By Hakeem Baba-Ahmed
ECONOMY: The economy, already in deep depression, will perform very poorly. Public spending will reduce owing to restrictions in revenue bases, reductions in foreign direct investment and poor management. Cost of living will rise along with unemployment.
Informal sector of the economy will suffer from effects of the restrictions imposed by the pandemic and lower spending and reduced investment. Declines in internally-generated revenue will affect state governments, leading to rise in poverty levels.
COVID-19: The pandemic will take more Nigerian lives and damage the economy more than it did in 2021. Governments lack the political will, capacities and trust of the population to introduce and impose preventive measures against wider spread of the virus. Treatment of infected people will be very expensive, and will only be available outside public infrastructure.
Vaccines may find their ways into the country from sources like China and India, but these will only be available to the wealthy and the well connected. Popular cynicism over the existence of the virus is likely to be replaced by popular anger by the poor who will feel abandoned to die in large numbers. A combination of rising poverty, the pandemic and increased insecurity will increase the likelood of restiveness among the population and scattered uprising against the state.
Security: Nigerians will experience higher levels of insecurity as organised crime in particular takes advantage of weakened capacity to protect populations. Boko Haram insurgency and banditry in particular are likely to be bolstered by weaknesses of the state to fight them.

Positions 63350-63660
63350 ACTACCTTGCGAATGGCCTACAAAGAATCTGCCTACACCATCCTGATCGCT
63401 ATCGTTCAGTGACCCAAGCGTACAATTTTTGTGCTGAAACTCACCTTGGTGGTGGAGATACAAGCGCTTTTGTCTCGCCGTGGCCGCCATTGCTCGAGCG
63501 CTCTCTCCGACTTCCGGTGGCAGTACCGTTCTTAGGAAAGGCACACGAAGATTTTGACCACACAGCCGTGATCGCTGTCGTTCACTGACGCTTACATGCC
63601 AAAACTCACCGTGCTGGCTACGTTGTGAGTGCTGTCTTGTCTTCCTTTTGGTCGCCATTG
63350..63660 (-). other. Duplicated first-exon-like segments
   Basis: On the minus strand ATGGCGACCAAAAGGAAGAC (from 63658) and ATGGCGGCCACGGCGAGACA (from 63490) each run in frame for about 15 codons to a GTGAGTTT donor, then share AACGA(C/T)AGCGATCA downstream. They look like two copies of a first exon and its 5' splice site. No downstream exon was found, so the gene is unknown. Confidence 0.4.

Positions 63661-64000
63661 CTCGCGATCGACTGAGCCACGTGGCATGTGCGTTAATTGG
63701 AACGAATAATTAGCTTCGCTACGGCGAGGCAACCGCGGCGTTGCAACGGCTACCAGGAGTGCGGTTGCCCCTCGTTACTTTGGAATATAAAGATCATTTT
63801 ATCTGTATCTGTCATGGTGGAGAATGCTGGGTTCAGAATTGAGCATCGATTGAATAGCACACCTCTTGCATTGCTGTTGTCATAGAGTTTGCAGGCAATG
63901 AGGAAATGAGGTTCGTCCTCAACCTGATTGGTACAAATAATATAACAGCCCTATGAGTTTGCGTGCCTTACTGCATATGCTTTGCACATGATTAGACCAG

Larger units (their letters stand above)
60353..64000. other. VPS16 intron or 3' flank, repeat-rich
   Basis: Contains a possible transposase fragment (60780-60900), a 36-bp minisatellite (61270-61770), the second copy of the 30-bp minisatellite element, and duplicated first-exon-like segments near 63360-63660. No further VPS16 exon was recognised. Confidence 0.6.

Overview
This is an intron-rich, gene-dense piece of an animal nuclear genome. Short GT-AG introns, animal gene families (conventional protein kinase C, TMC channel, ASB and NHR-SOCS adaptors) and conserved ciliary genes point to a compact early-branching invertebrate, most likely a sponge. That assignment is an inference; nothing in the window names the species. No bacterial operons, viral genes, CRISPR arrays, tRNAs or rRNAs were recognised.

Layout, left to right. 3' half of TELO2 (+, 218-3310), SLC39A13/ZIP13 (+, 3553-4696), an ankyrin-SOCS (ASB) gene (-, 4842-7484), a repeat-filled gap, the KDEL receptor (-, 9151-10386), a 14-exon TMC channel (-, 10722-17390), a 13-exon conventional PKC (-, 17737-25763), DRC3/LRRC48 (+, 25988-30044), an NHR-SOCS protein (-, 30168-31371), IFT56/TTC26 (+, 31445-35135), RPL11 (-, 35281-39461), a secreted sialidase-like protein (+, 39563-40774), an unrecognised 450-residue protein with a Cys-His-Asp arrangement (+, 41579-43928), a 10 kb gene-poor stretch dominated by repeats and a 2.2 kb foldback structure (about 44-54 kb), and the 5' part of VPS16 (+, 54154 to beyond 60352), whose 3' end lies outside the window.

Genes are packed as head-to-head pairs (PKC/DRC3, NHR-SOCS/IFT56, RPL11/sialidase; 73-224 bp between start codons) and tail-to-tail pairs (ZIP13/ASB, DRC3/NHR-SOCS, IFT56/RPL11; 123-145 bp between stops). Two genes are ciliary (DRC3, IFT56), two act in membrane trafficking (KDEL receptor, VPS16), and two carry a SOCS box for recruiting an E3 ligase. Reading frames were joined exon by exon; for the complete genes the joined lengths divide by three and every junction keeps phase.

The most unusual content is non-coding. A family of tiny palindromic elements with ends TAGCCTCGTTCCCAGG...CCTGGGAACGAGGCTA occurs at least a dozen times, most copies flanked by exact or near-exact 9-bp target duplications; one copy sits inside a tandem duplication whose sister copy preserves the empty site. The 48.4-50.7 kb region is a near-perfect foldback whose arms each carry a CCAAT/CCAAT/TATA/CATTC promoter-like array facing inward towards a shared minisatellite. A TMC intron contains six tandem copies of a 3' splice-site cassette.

Other threats like IPOB, piracy and cultism will pose more serious challenges as they perceive weaknesses on the part of the state to contain them. Pressures from communities to protect themselves wIll rise, creating more insecurity for larger numbers of the population.
The police will continue its low-level protest against its conditions of service and experiences during the #EndSARS protests. This will leave larger numbers of people and communities exposed to crimes and violence. Clamour for creating sub-national police will intensify, but will be resisted by the Presidency and the National Assembly. This will pitch governors against the president.
Politics: Arguments over rotation of the presidency will cause major crises in the two major parties. Related sources of conflict will be the emergence of of part leadership and the fate of arguments over restructuring. Regional, ethnic and religious factors will become more pronounced. These will spill over and feed the political context under which, substantially, the 2023 election will hold.
Protests: Another major protest, or number of protests should not be ruled out. They could be triggered by widespread insecurity, consequences of poor governance such as rising poverty levels, absence of accountability and transparency, corruption, failure to address endemic ASUU-Federal Government disputes, frustrations among young people and political grievances. Protests will weaken a state that suffers from widespread poor perception, and cause major divisions within the ranks of the leadership.